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Increased Ifi202b/IFI16 expression stimulates adipogenesis in mice and humans

  • Mandy Stadion
  • Kristin Schwerbel
  • Antonia Graja
  • Christian Baumeier
  • Maria Rödiger
  • Wenke Jonas
  • Christian Wolfrum
  • Harald Staiger
  • Andreas Fritsche
  • Hans-Ulrich Häring
  • Nora Klöting
  • Matthias Blüher
  • Pamela Fischer-Posovszky
  • Tim J. Schulz
  • Hans-Georg Joost
  • Heike Vogel
  • Annette Schürmann
Open Access



Obesity results from a constant and complex interplay between environmental stimuli and predisposing genes. Recently, we identified the IFN-activated gene Ifi202b as the most likely gene responsible for the obesity quantitative trait locus Nob3 (New Zealand Obese [NZO] obesity 3). The aim of this study was to evaluate the effects of Ifi202b on body weight and adipose tissue biology, and to clarify the functional role of its human orthologue IFI16.


The impact of Ifi202b and its human orthologue IFI16 on adipogenesis was investigated by modulating their respective expression in murine 3T3-L1 and human Simpson-Golabi-Behmel syndrome (SGBS) pre-adipocytes. Furthermore, transgenic mice overexpressing IFI202b were generated and characterised with respect to metabolic traits. In humans, expression levels of IFI16 in adipose tissue were correlated with several variables of adipocyte function.


In mice, IFI202b overexpression caused obesity (Δ body weight at the age of 30 weeks: 10.2 ± 1.9 g vs wild-type mice) marked by hypertrophic fat mass expansion, increased expression of Zfp423 (encoding the transcription factor zinc finger protein [ZFP] 423) and white-selective genes (Tcf21, Tle3), and decreased expression of thermogenic genes (e.g. Cidea, Ucp1). Compared with their wild-type littermates, Ifi202b transgenic mice displayed lower body temperature, hepatosteatosis and systemic insulin resistance. Suppression of IFI202b/IFI16 in pre-adipocytes impaired adipocyte differentiation and triacylglycerol storage. Humans with high levels of IFI16 exhibited larger adipocytes, an enhanced inflammatory state and impaired insulin-stimulated glucose uptake in white adipose tissue.


Our findings reveal novel functions of Ifi202b and IFI16, demonstrating their role as obesity genes. These genes promote white adipogenesis and fat storage, thereby facilitating the development of obesity-associated insulin resistance.


Adipogenesis Beiging IFI16 Ifi202b Obesity Zfp423 



C57BL/6J wild-type


Brown adipose tissue


CCAAT/enhancer-binding protein


C-reactive protein


Early B cell factor 2


High-fat diet


IFN-inducible protein


New Zealand Obese obesity 3 (quantitative trait locus)


New Zealand Obese


Peroxisome proliferator-activated receptor γ


Quantitative trait locus


Stem cell antigen 1


Simpson–Golabi–Behmel syndrome


Tübingen Family (study)


Uncoupling protein 1


White adipose tissue


Gonadal white adipose tissue


Subcutaneous white adipose tissue


Zinc finger protein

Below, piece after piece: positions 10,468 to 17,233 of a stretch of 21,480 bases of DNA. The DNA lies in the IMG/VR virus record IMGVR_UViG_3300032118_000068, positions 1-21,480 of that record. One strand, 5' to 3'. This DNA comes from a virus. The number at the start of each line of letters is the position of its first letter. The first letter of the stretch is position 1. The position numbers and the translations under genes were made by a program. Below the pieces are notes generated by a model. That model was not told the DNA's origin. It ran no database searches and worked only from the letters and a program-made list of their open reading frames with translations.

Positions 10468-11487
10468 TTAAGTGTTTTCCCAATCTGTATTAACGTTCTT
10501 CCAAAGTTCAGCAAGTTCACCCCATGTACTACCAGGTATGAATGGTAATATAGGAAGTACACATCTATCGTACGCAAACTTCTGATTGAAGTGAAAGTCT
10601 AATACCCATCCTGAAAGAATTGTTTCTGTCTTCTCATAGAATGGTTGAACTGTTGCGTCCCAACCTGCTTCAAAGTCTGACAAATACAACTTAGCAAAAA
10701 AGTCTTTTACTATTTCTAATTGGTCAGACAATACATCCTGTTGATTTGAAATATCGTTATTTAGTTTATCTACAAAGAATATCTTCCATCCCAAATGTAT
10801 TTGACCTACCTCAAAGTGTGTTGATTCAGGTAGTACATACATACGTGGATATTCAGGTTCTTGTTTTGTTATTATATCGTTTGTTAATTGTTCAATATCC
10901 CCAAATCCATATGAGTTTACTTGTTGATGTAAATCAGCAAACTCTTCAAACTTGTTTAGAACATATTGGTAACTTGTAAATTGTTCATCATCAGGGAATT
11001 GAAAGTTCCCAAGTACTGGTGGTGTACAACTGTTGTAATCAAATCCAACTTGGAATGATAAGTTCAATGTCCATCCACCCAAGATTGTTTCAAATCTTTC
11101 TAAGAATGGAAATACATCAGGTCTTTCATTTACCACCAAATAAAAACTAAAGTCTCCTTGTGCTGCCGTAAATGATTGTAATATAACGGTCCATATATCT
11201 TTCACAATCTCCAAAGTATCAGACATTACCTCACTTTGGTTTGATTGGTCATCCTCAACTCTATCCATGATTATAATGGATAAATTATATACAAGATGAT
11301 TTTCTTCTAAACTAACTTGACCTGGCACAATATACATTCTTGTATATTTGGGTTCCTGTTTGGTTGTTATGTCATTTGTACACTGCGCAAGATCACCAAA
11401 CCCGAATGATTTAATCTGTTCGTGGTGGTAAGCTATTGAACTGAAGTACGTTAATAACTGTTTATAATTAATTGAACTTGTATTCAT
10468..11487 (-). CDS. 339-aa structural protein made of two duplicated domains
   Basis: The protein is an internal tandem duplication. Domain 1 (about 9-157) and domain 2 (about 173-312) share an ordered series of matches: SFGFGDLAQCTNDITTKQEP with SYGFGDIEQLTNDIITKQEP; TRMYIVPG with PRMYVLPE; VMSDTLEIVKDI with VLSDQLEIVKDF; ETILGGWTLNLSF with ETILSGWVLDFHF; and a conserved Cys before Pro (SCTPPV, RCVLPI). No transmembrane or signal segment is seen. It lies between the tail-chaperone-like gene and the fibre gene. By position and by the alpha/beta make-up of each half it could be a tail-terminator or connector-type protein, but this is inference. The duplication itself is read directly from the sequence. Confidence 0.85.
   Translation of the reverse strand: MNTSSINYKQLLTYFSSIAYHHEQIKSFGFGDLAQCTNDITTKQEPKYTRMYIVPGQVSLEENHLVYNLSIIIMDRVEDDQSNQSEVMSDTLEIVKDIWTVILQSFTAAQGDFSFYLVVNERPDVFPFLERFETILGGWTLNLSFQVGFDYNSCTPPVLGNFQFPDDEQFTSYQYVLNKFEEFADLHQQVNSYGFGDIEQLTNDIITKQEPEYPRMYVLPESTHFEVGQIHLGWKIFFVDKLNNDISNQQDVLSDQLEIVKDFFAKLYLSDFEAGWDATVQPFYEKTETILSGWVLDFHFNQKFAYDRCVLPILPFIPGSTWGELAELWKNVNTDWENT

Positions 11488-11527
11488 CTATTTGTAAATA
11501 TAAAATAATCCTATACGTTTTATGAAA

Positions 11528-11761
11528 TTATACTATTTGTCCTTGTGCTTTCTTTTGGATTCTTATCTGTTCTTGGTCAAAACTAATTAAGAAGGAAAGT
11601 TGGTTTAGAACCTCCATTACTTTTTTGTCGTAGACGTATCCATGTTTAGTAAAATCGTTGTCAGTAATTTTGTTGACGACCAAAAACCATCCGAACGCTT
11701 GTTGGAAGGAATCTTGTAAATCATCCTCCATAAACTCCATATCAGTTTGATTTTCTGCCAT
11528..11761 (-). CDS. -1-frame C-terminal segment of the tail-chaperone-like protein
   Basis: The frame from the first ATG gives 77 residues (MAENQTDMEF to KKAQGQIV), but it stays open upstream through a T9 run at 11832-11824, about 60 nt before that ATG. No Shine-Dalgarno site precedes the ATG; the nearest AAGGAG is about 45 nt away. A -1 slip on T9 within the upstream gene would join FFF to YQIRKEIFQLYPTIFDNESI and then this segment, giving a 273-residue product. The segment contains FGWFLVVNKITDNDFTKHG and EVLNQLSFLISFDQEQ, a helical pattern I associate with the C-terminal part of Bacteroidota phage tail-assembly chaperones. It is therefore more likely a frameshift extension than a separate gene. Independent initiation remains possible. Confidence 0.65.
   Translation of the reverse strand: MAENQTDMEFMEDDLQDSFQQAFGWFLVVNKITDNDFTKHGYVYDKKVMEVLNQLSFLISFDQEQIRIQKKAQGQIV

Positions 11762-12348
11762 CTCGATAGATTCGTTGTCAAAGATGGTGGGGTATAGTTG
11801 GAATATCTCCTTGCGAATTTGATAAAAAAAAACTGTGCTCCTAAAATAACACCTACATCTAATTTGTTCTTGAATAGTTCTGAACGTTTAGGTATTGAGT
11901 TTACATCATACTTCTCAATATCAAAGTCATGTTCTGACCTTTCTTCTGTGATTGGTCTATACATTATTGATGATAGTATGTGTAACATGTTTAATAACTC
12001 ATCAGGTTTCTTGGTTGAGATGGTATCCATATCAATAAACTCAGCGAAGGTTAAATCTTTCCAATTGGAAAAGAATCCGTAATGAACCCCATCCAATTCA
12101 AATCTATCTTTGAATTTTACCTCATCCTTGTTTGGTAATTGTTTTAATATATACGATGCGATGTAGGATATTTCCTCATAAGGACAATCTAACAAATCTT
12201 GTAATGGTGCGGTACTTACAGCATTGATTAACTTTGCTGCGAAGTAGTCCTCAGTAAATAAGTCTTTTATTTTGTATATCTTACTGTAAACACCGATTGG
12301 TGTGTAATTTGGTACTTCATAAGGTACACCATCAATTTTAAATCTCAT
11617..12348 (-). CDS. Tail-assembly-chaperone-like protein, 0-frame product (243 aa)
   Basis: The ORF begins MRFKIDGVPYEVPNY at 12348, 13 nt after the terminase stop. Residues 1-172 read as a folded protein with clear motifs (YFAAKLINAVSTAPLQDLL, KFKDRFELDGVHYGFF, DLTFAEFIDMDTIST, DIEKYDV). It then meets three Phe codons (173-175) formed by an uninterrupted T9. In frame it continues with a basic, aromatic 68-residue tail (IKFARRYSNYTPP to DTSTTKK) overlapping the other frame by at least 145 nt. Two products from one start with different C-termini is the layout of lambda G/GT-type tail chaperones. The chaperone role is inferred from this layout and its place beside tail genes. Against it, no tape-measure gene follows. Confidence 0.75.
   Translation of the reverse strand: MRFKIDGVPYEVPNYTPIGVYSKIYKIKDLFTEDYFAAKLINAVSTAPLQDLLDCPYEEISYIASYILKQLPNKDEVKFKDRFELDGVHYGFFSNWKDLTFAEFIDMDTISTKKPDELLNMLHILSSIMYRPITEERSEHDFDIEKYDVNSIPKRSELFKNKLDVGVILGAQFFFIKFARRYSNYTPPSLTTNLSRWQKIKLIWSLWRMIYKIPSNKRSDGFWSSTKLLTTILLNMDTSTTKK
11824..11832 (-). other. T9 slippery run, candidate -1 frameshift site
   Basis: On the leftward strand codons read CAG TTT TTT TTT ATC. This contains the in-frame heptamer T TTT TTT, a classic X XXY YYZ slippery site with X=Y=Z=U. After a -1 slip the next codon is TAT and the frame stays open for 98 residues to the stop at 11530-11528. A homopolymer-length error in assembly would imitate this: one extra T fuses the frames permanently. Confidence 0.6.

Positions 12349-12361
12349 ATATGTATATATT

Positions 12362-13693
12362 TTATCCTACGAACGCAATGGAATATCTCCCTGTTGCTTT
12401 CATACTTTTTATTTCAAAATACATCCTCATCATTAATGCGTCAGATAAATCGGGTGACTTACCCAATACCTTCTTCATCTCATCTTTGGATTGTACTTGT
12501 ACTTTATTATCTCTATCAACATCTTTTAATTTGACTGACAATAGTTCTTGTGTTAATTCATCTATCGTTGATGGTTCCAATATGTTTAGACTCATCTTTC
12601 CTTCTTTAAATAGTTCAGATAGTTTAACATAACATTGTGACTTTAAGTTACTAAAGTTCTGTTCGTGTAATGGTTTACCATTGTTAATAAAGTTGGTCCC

Obesity, an excessive expansion of adipose tissue, associates with metabolic perturbations that increase the risk for non-alcoholic fatty liver disease, type 2 diabetes and coronary heart disease. The increase in adipocyte size (hypertrophy) and adipocyte number (hyperplasia) both contribute to the development of obesity [1]. Prolonged overnutrition and low levels of physical activity result in adipose tissue dysfunction, characterised by adipocyte hypertrophy, macrophage infiltration, impaired insulin signalling and insulin resistance [2]. In addition, inflammatory cytokine levels rise and, together with excessive amounts of NEFA, promote ectopic fat deposition and lipotoxicity in the liver, muscle and pancreas. These effects ultimately contribute to the development of insulin resistance [3, 4]. Two types of adipose tissue can be distinguished: white adipose tissue (WAT), which stores excess energy as triacylglycerol and brown adipose tissue (BAT), which is specialised in the dissipation of energy through the production of heat [5]. Relatively high quantities of BAT are associated with lower body weight and BAT decreases with age [6]. In addition, a third type of fat cell, referred to as beige or brite (brown in white), has been recognised in certain kinds of WAT depots [7, 8].

Adipocyte commitment and differentiation are complex processes tightly controlled by a transcriptional cascade composed of several transcription factors, among which zinc finger protein (ZFP) 423, CCAAT/enhancer-binding proteins (C/EBPs) and Kruppel-like factors (e.g. KLF15) play an essential role [9, 10]. In 3T3-L1 murine pre-adipocytes, C/EBPβ is induced early in the differentiation process to activate the expression of C/EBPα and peroxisome proliferator-activated receptor γ (PPARγ), the two master regulators of terminal adipocyte differentiation [11, 12].

Previously, to identify obesity and diabetes genes, we performed linkage studies in an intercross of lean C57BL/6J and obese New Zealand Obese (NZO) mice resulting in a major obesity quantitative trait locus (QTL), Nob3 (NZO obesity 3), on chromosome 1 [13]. By positional cloning, we defined Ifi202b (IFN-activated gene 202B) as a putative obesity gene [14]. We further showed that Ifi202b plays a role as a diabetes gene as its overexpression in primary islet cells inhibited proliferation [15]. IFN-inducible protein IFI202b and the human orthologue IFI16 belong to the p200 family of transcriptional modulators of cell proliferation, differentiation, apoptosis and inflammation [16, 17].